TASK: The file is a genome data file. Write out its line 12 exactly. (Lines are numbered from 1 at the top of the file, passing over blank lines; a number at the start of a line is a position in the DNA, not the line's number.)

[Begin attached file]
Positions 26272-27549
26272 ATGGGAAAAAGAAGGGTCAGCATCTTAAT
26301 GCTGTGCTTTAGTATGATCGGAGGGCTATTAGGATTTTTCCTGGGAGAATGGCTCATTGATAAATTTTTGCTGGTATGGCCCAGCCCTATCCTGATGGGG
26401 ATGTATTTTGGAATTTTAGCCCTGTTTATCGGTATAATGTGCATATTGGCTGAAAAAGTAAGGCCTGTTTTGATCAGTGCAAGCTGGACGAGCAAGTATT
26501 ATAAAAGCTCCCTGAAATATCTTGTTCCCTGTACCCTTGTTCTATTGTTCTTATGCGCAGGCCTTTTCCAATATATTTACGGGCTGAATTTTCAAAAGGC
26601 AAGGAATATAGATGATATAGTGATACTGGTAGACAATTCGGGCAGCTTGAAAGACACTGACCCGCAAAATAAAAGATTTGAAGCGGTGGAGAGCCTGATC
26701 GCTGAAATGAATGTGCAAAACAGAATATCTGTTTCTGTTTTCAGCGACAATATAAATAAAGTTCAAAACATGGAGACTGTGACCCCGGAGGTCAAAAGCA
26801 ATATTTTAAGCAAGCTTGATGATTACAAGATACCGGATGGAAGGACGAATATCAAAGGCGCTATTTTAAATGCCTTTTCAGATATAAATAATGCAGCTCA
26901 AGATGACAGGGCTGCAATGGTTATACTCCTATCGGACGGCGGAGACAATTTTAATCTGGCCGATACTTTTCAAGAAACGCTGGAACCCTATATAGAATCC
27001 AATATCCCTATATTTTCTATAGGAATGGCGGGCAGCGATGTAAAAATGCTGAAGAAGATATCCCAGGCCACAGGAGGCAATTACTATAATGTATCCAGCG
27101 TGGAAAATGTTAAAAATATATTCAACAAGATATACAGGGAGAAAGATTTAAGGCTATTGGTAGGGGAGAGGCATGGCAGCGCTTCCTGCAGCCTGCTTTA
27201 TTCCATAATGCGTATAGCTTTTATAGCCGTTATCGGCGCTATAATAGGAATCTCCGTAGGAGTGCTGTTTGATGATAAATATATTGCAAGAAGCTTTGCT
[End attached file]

27201 TTCCATAATGCGTATAGCTTTTATAGCCGTTATCGGCGCTATAATAGGAATCTCCGTAGGAGTGCTGTTTGATGATAAATATATTGCAAGAAGCTTTGCT